Review of Fruit-Frugivore Interactions

No Thumbnail Available
Date
2017-04-11
Authors
Karnish, Alexander
Major Professor
Advisor
Committee Member
Journal Title
Journal ISSN
Volume Title
Publisher
Authors
Research Projects
Organizational Units
Journal Issue
Is Version Of
Versions
Series
Series
Symposium on Undergraduate Research and Creative Expression
Iowa State University Conferences and Symposia

The Symposium provides undergraduates from all academic disciplines with an opportunity to share their research with the university community and other guests through conference-style oral presentations. The Symposium represents part of a larger effort of Iowa State University to enhance, support, and celebrate undergraduate research activity.

Though coordinated by the University Honors Program, all undergraduate students are eligible and encouraged to participate in the Symposium. Undergraduates conducting research but not yet ready to present their work are encouraged to attend the Symposium to learn about the presentation process and students not currently involved in research are encouraged to attend the Symposium to learn about the broad range of undergraduate research activities that are taking place at ISU.

The first Symposium was held in April 2007. The 39 students who presented research and their mentors collectively represented all of ISU's Colleges: Agriculture and Life Sciences, Business, Design, Engineering, Human Sciences, Liberal Arts and Sciences, Veterinary Medicine, and the Graduate College. The event has grown to regularly include more than 100 students presenting on topics that span the broad range of disciplines studied at ISU.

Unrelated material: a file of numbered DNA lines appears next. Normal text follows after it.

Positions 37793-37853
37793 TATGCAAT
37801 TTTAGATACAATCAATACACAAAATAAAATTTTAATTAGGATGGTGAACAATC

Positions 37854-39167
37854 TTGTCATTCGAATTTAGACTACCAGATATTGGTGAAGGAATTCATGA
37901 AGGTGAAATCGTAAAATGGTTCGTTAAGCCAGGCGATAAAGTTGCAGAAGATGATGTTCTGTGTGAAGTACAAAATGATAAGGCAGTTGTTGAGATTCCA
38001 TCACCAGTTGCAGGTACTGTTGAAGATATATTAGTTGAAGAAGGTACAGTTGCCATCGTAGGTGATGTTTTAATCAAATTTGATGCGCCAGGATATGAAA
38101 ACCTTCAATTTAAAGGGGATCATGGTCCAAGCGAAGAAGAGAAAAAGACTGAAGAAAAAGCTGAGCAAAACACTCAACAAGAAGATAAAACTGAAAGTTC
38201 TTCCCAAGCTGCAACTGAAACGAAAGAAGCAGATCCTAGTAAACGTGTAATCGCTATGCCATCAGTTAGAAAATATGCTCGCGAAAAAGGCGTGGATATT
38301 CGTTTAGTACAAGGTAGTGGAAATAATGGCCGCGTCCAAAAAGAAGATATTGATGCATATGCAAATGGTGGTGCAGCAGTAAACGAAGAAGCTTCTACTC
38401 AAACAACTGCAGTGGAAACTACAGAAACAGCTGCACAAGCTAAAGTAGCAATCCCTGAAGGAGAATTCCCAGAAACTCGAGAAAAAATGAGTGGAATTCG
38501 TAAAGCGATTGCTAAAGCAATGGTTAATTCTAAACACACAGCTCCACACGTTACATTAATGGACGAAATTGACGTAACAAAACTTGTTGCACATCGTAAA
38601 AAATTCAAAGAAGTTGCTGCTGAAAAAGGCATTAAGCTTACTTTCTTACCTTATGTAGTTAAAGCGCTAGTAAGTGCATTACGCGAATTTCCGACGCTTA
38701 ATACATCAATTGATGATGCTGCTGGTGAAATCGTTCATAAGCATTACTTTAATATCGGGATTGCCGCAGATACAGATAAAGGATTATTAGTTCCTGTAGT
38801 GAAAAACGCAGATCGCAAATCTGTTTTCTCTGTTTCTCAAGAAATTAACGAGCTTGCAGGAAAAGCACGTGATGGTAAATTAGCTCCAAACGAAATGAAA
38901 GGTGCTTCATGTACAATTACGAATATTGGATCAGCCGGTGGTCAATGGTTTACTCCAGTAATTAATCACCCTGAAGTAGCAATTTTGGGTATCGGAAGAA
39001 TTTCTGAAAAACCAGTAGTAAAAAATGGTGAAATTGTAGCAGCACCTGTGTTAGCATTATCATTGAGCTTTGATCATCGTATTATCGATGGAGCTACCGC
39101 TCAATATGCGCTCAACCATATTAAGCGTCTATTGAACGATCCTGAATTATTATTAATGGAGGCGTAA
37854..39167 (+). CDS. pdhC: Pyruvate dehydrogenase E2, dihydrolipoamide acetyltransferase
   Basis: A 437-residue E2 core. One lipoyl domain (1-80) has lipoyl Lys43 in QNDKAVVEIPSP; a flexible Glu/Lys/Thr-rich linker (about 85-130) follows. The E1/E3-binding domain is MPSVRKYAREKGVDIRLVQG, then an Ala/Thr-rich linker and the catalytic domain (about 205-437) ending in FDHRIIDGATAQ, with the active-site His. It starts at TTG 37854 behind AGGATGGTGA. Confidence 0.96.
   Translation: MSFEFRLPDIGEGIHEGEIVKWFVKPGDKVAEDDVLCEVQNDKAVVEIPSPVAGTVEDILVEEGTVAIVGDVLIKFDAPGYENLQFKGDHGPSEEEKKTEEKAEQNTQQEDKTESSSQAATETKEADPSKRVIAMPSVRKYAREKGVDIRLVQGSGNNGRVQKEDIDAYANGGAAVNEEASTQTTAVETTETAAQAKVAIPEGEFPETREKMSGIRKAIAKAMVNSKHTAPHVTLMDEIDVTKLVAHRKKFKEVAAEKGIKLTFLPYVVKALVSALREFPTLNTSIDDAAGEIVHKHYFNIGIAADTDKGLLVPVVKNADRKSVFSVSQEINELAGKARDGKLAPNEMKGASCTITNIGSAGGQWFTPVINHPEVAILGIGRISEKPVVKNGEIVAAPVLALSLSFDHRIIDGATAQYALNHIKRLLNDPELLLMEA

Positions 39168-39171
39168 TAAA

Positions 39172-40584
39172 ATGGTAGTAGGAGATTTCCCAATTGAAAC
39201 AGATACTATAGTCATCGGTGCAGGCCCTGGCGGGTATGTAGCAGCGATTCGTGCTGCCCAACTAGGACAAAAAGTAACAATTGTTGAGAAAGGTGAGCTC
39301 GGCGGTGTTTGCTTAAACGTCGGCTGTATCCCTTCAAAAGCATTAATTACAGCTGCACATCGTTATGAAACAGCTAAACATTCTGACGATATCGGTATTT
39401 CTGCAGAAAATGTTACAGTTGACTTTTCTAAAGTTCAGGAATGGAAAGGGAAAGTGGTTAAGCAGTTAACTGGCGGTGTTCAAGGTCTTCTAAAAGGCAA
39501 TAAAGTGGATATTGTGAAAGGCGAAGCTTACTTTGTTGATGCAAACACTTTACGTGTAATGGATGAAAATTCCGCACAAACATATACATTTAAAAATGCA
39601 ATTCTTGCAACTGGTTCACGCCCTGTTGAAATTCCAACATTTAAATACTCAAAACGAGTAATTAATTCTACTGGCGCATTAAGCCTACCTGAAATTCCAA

Department
Ecology, Evolution and Organismal Biology
Abstract

Between 40 and 90% of plant species, depending upon the region, produce a fleshy fruit and who eats the fruit can determine the outcome of a plant species’ survival. Passage through an organism's gut can strip the fruit or seed coat from a seed, and thus increase germination. Or, conversely, long retention times within a gut could damage the seed and decrease viability. Typically, to evaluate the impact of frugivores on seed viability and germination, studies conduct a feeding trial by feeding fruit to a frugivore, collecting seeds from the animal’s feces, and then attempt to germinate the seeds and compare their germination rates with a control group of seeds that was not ingested. Here, we review existing studies on the effects of ingestion by frugivores on the germination of seeds. We will evaluate the ecosystems in which these studies have occurred as well as the species that have been tested. Finally, we will assess whether ingestion by frugivores has an overall positive or negative effect on seed germination, and how this varies by region and frugivore type.

Comments
Description
Keywords
Citation
DOI
Source
Copyright